When Gordon Strachan succeeded Craig Levein as Scotland national-team manager in January last year, the nation was 69th in the FIFA world rankings.
No-one would have predicted the sudden change in form for Scotland and the renewed belief and exciting football which was not seen under Craig Levein.
Just 14 months on the former Celtic, Coventry and Southampton boss has overseen a massive upturn in form and guided them to 22nd worldwide and 14th in the UEFA table.
Along the road, the 57-year-old has left behind signs of the progress he has made—first among these being the 1-0 win over Croatia in Zagreb back in June 2013.
The result not only gave the long-suffering Tartan Army momentary joy, but it hinted at the effect Strachan was already having on the national side.
Despite a handful of away wins during Levein's tenure, none matched Strachan's victory over Croatia due to the gutsy nature of their performance in a difficult venue against superior opposition.
Robert Snodgrass scored the winner that night—the Norwich midfielder has played himself into Strachan's first team of late and his uncanny ability to position himself just right when making forward runs has proved extremely valuable to his manager.
The side followed the memorable win with defeats against England and Belgium, respectively. But it was the match against the former which once again inspired confidence in the new boss.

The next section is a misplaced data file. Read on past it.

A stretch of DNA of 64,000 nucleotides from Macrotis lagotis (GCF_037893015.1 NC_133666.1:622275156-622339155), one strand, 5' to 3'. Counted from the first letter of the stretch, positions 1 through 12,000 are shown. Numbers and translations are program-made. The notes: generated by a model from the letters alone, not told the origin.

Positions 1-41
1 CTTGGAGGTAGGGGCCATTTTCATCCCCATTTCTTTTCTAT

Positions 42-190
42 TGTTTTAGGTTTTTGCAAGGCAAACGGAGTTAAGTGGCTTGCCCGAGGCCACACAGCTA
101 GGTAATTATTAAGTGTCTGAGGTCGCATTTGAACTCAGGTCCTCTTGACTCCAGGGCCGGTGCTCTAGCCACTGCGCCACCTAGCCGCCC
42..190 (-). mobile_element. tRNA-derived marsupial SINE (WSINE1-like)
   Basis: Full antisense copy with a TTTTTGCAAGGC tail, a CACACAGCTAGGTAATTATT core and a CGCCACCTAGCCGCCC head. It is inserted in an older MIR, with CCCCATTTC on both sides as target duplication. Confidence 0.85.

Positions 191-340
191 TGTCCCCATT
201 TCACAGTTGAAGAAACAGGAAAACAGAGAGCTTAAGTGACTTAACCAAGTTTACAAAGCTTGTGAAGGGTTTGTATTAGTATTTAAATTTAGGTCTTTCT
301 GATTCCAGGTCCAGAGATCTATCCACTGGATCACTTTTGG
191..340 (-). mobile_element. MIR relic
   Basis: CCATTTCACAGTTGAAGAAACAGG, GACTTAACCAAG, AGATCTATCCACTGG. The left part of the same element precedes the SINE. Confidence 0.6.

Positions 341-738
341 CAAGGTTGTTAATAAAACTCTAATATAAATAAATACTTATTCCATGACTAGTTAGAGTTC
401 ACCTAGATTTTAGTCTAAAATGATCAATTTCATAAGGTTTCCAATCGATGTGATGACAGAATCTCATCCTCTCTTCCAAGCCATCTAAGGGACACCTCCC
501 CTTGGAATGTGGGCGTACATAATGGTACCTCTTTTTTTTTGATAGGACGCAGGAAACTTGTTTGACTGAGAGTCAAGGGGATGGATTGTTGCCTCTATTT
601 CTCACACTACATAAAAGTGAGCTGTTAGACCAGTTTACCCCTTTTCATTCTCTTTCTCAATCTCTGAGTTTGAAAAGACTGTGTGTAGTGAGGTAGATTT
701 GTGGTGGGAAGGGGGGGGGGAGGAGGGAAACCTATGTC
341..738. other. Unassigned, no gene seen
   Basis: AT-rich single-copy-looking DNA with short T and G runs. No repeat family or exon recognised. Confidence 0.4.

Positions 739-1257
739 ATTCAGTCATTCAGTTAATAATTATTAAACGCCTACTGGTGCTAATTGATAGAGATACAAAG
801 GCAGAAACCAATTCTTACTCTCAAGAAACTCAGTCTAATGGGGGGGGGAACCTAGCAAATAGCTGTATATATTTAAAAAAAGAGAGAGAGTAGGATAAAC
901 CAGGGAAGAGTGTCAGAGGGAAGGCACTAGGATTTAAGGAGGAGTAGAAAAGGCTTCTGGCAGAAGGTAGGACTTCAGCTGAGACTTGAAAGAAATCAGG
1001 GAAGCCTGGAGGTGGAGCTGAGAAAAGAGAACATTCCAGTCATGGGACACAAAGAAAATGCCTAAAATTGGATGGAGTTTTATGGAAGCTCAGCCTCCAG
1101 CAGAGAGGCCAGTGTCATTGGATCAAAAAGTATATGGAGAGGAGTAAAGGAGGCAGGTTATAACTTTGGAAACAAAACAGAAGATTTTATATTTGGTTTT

Again, the battling and mature display against another superior team was evident. Despite going ahead twice in the game—including through a Kenny Miller strike which saw him become the first Scotland international in 34 years to score against England from open play at Wembley—they eventually went down 3-2 thanks to a Rickie Lambert header 20 minutes from time.
Ultimately, and for reasons solely related to the result their on-pitch performance merited, Scotland were disappointed to be heading back north without the victory.
Winning ways returned quickly for Strachan, however, with another away victory—this time over Macedonia—chalked up just three days after the defeat to Belgium. Then came the acid test: Croatia at Hampden.
Again it was Snodgrass who popped up with a goal for his manager. The winger netted inside half an hour to send the Scots on their way to another win over an opponent out for revenge and chasing World Cup qualification—something they eventually did achieve via the play-offs, fuelling further the "what if" aspect of Strachan's so-far successful tenure.
A trend has begun to appear. Under Strachan's brief control, Scotland have already matched the four away wins reached by Levein during his three years in charge. They've done it with far more style and confidence than under the former Dundee United manager.
Where Levein's list of away victories read Northern Ireland, Liechtenstein, Cyprus and Luxembourg, Strachan's records Croatia, Macedonia, Norway and Poland. So, what is the main difference Strachan has brought since taking charge a little over a year ago which now sees Scotland sit just outside the top 20 in world football?
Perhaps most telling is this: when the draw for the EURO 2016 qualifiers saw his side pitted against the Republic of Ireland and Georgia—both sides they have struggled against in recent campaigns—as well as Poland and international heavyweights Germany, fans of Strachan's Scotland collectively replied "second place" without one hint of sarcasm.
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